If you were to enter The Bloom (the flower arranging contest featured in the book) what would your sculpture design be and do you have a favourite flower you’d have to include?

What an amazing question! I honestly am not sure I would even enter the Bloom, because I am terrible at keeping plants alive! But I think if I did, I would want to do something that incorporates water lilies and lotus flowers, as they are my favourite flowers. I also love the idea of a sculpture based on a dress. I can imagine recreating a classic Dior ballgown out of lotus flowers would be spectacular.

There’s a lot of flower knowledge throughout the book. Is this something you knew about before writing or did it take a lot of research? If so, what was the most interesting flower fact you stumbled across?

Although I love flowers and could spend hours happily touring gardens and greenhouses of any kind, I myself am terrible at gardening. I have failed every time I have tried. I can’t even keep my houseplants alive! So I needed to do a lot of research for this book. A lot came from watching The Big Flower Fight and taking notes about which flowers each of the sculptors used on their projects. I also watched floral design videos on YouTube and watched a video tour of a large commercial greenhouse. I think learning about the scale and size of these commercial operations was the thing I found the most fascinating. I would love to see one of those massive greenhouses in person one day. I think not knowing much about the industry helped me, because I could learn about flowers along with Tahira.

The story is set in a fictional town near Niagara, Ontario, and that’s just a few hours from where I live, so I could have visited commercial greenhouses in the area for research. But thanks to the pandemic, I was not able to get there while I was researching and writing the book. Hopefully I’ll be able to go for a celebration getaway after release!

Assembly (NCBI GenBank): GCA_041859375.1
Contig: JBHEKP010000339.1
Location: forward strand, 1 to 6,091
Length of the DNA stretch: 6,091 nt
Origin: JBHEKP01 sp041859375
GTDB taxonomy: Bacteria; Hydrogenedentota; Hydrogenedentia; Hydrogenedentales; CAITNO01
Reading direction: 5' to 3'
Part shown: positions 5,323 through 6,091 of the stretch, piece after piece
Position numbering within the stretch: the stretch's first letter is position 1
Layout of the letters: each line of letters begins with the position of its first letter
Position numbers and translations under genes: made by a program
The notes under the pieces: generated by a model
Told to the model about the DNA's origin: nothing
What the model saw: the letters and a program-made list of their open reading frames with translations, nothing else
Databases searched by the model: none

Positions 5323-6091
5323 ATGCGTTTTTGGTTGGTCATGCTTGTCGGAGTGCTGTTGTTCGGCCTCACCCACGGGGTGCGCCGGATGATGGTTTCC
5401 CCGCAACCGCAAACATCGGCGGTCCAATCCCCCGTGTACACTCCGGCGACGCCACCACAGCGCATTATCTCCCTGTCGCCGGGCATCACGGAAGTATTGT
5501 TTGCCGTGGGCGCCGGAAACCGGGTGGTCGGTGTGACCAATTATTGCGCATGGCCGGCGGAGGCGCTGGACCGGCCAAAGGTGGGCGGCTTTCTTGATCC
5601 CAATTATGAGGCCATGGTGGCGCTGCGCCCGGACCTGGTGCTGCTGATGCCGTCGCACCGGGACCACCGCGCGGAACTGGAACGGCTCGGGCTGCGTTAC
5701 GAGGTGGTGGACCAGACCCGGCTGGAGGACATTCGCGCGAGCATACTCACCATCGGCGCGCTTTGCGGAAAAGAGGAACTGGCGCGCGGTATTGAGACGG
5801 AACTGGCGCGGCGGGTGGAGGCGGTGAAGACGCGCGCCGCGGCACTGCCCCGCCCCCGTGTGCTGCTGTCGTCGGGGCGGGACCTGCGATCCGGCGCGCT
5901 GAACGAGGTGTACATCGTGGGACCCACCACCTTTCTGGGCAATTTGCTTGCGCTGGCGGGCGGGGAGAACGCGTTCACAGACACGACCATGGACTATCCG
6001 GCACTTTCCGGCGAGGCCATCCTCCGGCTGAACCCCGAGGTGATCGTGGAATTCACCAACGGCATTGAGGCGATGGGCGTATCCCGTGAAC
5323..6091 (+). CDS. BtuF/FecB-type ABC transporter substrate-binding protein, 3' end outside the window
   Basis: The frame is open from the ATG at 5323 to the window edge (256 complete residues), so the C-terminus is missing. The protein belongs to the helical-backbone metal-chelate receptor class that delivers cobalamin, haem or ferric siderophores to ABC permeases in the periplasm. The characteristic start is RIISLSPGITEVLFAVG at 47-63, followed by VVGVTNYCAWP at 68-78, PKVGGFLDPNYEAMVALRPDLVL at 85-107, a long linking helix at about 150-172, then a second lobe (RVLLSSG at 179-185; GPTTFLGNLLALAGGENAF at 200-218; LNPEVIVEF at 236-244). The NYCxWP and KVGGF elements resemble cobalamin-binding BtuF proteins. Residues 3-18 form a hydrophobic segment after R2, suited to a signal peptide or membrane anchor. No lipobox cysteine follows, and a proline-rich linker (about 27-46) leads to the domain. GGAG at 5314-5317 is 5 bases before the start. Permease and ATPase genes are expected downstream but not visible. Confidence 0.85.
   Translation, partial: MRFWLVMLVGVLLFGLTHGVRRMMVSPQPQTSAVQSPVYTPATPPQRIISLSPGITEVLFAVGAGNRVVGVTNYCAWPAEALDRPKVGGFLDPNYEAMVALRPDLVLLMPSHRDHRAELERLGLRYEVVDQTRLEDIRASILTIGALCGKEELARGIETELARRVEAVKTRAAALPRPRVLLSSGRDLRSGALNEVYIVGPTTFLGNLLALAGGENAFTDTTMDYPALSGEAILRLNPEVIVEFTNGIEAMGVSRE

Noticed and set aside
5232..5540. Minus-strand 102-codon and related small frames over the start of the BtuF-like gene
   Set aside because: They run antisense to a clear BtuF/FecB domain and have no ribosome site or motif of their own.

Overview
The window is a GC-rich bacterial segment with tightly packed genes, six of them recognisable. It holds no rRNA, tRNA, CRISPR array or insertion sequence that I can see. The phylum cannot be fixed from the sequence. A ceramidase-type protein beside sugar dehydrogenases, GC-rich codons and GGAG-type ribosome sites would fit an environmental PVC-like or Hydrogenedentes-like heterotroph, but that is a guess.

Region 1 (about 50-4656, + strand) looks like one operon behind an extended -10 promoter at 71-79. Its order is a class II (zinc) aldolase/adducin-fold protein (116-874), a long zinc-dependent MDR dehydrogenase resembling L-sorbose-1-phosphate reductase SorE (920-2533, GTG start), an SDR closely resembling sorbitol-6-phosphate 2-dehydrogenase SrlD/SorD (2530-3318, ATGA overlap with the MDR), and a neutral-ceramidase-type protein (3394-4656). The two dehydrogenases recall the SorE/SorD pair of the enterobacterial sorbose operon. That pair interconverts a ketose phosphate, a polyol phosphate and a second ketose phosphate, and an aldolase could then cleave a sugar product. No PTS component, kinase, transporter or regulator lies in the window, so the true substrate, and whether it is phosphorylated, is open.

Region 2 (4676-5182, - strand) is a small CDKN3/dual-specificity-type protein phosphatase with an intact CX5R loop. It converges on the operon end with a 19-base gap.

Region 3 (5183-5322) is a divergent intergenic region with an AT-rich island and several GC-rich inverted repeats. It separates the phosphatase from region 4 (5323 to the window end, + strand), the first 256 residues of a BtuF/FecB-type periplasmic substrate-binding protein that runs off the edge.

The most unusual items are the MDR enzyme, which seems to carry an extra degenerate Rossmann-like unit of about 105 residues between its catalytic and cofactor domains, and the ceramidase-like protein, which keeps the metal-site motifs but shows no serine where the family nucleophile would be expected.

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Having now written both adult and YA, what did you find to be the biggest difference between writing the two and did you find yourself preferencing the experience of one over the other at all?

For me the biggest difference between YA and Adult is the characters voice. I write my YAs in first person point of view, while my adult books are all in third. I feel the first person POV allows me to go even deeper into the thoughts and experiences of the character, and it better suits the self-discovery in coming-of-age stories. My favourite thing about writing teenage characters is that almost all their experiencers are brand new, to they can feel so much more intense and important in their lives. Feelings are big, and everything that happens feels monumental. In my adult books I have the opportunity to bring more comedy to my stories. The characters can be more jaded and sarcastic since they have seen enough of the world to recognise the absurdities. I really enjoy writing both age categories, and I don’t have a definite preference for one over the other, but I will say that it’s certainly a challenge to move between them when moving from one project to another!

Are you currently working on anything new and if so, is there anything you can tell us about it?

After Tahira in Bloom is released, my next release is Kamila Knows Best, which is an adult rom-com out in March 2022. This book is a retelling of Jane Austen’s Emma, and it’s full of Bollywood, vibrant parties, and lots and lots of dogs. Kamila is full of life, and fiercely loves her friends and family. Falling in love with her corporate CEO best friend takes her by complete surprise.

After Kamila Knows Best, I’ll have another YA book out next fall. This book takes place in Tahira’s world but follows another young couple falling in love. I don’t want to give away too much now, but where Tahira was about flowers and art, this book is about STEM pursuits, video games, with a touch of baking. I can’t wait to talk more about it!

Get your copy of Tahira in Bloom by Farah Heron here.